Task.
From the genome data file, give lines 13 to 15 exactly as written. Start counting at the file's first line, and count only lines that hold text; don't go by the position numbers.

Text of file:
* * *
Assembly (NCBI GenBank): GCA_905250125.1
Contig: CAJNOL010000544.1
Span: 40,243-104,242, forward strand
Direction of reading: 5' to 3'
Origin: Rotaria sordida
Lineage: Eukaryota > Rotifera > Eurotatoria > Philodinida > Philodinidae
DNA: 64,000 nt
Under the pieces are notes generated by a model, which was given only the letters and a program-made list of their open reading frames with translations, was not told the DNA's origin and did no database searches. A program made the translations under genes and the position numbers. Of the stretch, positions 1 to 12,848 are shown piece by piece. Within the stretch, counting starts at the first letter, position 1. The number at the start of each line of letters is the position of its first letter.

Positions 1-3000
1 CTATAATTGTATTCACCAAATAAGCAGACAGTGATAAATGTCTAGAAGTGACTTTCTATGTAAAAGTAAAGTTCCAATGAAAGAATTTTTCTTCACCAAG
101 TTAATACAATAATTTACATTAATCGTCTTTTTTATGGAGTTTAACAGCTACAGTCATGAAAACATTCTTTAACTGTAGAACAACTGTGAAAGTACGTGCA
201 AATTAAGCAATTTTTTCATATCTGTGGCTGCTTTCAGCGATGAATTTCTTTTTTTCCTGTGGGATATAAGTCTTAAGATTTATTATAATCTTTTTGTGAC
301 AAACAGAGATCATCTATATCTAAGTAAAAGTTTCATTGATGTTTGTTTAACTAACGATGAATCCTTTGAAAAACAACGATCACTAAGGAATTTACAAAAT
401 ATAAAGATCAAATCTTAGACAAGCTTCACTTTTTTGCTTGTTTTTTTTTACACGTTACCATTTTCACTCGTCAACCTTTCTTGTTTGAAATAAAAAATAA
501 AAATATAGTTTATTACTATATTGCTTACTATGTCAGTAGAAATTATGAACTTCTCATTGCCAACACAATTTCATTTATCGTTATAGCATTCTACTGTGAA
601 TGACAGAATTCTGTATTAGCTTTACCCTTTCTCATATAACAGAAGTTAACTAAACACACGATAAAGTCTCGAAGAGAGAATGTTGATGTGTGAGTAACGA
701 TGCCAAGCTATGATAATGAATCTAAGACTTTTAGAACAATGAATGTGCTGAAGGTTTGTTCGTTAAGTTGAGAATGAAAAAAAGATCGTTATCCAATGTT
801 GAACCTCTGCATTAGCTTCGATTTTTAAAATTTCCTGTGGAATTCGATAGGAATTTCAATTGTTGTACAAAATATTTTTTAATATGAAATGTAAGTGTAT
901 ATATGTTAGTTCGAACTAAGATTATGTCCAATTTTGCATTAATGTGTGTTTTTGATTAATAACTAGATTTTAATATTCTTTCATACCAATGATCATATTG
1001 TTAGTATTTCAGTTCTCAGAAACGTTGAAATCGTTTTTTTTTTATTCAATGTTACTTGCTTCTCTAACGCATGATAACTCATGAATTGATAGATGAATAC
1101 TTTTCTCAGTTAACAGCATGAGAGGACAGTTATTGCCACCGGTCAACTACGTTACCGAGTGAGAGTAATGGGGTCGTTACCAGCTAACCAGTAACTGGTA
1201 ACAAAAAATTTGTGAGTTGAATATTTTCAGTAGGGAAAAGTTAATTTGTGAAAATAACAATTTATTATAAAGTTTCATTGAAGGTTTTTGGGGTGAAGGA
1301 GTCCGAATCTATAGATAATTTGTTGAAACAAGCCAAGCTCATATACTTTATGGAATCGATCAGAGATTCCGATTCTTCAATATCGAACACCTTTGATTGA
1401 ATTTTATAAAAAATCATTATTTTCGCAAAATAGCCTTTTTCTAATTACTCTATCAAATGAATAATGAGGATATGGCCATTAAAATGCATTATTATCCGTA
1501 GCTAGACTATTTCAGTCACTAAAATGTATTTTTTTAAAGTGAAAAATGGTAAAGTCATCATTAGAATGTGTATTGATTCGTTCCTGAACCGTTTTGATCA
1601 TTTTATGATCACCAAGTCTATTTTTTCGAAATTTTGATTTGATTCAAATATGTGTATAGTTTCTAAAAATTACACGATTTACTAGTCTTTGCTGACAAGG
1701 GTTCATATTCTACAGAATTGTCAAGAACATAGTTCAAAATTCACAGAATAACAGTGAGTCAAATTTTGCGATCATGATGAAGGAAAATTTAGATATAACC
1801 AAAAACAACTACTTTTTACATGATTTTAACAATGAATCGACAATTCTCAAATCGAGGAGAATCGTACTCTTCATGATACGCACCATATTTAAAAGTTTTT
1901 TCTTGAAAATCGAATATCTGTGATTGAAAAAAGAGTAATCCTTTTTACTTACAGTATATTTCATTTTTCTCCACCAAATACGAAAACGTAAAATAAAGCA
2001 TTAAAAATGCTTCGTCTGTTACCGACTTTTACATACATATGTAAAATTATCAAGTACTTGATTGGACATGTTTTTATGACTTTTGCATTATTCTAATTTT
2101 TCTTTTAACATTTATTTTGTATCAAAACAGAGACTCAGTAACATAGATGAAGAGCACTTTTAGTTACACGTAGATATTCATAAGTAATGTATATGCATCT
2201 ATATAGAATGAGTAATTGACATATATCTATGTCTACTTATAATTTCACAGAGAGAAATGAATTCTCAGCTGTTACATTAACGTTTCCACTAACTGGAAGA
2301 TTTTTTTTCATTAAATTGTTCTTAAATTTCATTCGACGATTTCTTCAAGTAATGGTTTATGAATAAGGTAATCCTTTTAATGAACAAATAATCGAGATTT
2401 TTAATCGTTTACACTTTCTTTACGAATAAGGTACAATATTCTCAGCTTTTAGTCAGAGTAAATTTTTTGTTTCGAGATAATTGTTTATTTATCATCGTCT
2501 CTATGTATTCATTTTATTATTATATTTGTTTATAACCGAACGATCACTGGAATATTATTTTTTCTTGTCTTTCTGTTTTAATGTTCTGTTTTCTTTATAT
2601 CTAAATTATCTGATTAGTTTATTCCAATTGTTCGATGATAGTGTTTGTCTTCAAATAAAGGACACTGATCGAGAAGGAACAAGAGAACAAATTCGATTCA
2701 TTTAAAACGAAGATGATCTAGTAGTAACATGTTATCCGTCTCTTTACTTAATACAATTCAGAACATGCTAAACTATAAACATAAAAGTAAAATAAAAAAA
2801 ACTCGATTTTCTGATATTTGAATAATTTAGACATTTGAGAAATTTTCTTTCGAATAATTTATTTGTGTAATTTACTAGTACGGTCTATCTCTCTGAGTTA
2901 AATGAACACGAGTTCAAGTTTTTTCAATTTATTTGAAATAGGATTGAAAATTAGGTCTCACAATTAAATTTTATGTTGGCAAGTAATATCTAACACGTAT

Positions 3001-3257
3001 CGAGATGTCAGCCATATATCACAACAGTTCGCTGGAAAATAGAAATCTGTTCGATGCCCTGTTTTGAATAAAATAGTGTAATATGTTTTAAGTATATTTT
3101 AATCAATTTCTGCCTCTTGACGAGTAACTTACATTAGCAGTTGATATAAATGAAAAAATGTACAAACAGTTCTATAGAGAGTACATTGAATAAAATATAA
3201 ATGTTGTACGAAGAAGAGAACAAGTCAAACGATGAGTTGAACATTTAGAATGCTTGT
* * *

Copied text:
301 AAACAGAGATCATCTATATCTAAGTAAAAGTTTCATTGATGTTTGTTTAACTAACGATGAATCCTTTGAAAAACAACGATCACTAAGGAATTTACAAAAT
401 ATAAAGATCAAATCTTAGACAAGCTTCACTTTTTTGCTTGTTTTTTTTTACACGTTACCATTTTCACTCGTCAACCTTTCTTGTTTGAAATAAAAAATAA
501 AAATATAGTTTATTACTATATTGCTTACTATGTCAGTAGAAATTATGAACTTCTCATTGCCAACACAATTTCATTTATCGTTATAGCATTCTACTGTGAA